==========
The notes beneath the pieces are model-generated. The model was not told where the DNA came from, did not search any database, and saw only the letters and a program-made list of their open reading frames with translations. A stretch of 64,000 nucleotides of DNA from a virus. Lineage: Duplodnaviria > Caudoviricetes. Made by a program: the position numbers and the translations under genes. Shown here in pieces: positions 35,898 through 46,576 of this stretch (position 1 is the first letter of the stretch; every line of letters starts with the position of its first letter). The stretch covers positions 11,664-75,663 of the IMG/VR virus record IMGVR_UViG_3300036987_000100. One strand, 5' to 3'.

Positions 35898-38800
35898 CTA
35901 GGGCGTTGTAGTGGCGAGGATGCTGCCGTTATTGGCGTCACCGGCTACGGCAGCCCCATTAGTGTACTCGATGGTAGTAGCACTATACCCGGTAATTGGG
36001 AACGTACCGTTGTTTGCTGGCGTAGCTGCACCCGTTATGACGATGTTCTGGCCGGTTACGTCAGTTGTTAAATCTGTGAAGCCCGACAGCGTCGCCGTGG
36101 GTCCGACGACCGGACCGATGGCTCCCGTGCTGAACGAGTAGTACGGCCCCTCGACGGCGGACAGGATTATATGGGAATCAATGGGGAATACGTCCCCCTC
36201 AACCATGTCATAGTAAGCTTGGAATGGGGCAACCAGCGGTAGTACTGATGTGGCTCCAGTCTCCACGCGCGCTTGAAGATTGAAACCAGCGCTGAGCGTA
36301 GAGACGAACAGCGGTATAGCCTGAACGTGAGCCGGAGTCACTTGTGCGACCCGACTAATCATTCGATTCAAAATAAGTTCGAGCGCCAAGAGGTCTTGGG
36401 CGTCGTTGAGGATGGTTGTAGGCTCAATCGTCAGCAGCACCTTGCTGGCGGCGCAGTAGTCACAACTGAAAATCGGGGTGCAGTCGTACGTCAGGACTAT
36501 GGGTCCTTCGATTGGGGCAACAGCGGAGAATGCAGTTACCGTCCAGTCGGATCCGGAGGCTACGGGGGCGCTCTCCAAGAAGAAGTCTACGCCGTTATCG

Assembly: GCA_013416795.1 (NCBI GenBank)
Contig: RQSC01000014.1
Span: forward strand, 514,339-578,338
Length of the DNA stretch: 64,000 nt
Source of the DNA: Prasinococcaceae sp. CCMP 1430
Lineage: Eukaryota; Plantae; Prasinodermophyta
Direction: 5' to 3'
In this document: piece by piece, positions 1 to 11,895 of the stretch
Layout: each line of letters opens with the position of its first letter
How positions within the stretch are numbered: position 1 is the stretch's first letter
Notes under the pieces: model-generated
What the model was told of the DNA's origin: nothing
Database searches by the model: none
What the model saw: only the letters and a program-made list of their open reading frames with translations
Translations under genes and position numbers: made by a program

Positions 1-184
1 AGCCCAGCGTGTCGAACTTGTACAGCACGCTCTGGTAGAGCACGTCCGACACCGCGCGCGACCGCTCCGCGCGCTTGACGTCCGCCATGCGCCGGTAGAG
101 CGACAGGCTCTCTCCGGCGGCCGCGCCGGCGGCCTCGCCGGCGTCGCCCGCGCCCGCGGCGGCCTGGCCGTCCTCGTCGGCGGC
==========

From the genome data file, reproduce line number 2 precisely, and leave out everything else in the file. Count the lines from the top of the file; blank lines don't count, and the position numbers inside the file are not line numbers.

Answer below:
Positions 35898-38800